The finding of little difference in prevalence of asthma between New Zealand and Australia, combined with continuing concern about the possibility of a higher prevalence of severe asthma in New Zealand led our interest in developing a study to explore international differences in severity of asthma in children using standardised methods. Hospital admission rates were available for some English -language countries and showed international differences, but that may have reflected variations in provision or use of health services. Both hospital admissions and mortality rates could not be interpreted easily without better information on prevalence and severity.
During 1990 I contacted centres in Australia, Canada and the United Kingdom about collaborating on an international study of the severity of asthma in children. The concept was to use the “core protocol” approach to the asthma questionnaire developed by Ed Mitchell, Colin Robertson and Ross Anderson in London 1988. The concept of simple but standardised tools designed for widespread use (and based on questionnaires, rather than measures such as bronchial hyperactivity) was accepted, and the questionnaire was further developed. By 15 September 1990 investigators in eighteen centres in five countries were committed in principle to the project: Australia: Melbourne, Sydney, Perth; Canada: Gainesville, Seattle, Tucson; New Zealand: Auckland, Christchurch, Dunedin, Hastings, Nelson, Wellington; United Kingdom: Cardiff, Edinburgh, London, Southampton; USA: Hamilton and Saskatoon.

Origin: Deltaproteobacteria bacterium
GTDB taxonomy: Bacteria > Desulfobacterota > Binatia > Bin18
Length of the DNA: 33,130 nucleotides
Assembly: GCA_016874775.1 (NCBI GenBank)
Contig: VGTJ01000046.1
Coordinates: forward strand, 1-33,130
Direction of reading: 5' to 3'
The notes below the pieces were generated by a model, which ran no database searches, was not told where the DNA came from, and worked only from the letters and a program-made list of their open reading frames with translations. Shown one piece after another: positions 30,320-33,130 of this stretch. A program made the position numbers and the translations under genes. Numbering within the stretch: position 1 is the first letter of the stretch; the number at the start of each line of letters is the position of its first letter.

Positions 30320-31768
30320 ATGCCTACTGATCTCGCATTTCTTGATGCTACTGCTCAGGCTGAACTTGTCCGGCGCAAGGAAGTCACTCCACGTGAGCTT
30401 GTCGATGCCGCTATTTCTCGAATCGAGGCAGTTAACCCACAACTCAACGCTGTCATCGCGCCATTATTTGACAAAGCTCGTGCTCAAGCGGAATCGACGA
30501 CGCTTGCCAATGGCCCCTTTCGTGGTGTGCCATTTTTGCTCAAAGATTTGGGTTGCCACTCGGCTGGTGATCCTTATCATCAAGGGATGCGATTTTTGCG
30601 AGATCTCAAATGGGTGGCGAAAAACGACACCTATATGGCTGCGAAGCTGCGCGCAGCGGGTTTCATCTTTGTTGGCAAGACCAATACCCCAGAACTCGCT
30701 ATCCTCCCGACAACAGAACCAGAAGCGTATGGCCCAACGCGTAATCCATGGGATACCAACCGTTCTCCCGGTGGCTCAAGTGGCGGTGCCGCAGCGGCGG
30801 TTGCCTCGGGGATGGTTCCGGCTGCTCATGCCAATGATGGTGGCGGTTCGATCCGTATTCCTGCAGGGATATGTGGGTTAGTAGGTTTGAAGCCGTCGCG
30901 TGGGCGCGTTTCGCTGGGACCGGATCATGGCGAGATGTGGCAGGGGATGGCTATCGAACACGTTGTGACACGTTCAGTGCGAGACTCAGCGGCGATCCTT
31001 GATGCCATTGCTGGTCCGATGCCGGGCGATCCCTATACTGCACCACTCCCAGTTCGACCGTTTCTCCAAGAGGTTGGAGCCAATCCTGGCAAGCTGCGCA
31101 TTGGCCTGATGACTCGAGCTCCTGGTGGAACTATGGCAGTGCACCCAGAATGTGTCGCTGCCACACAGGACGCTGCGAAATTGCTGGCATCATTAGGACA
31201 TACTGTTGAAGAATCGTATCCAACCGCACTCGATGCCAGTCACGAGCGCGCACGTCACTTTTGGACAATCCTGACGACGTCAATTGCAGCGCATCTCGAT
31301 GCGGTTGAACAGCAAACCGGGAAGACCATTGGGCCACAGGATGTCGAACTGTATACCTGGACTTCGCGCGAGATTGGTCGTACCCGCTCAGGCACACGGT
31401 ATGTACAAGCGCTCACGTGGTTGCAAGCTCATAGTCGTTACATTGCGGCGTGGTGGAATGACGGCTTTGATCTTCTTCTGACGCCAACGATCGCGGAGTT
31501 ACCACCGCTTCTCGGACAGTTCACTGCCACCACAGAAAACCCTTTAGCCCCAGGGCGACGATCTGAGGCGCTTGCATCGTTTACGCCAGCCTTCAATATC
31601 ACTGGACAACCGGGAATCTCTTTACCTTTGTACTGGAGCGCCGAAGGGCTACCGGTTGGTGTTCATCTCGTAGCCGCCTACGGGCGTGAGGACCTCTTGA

We were awarded a grant from the Health Research Council of New Zealand (HRCNZ) on 29 November 1991 to compare the prevalence and severity of childhood asthma in two age-groups of children both between countries and within New Zealand (by area and ethnic group). This covered fieldwork in Auckland, Wellington and Christchurch, a full-time data manager, and secretarial and computing support. The funding remained conditional upon at least one other centre outside New Zealand obtaining funds for a similar survey in their own centre. (On 1 April 1992 David Strachan of The Department of Public Health Sciences St Georges Hospital wrote confirming they had funding for a centre in southern England). The HRCNZ funding was activated on 1 July 1992 and did not extend to future studies to assess time trends, nor to detailed investigation (by case-control studies) of aetiological and medical care factors (genetic, cigarette smoke, aeroallergens, pollution, infections, drug use, preventive care, management of acute attacks). Some concerns had been expressed by the Health Research Council about the validity of questionnaire-based- measures, including their reproducibility, correlation with BHR and validation between centres, particularly where translation was involved. There were also issues relating to the choice of centres within each country and the statistical effects of cluster sampling by school.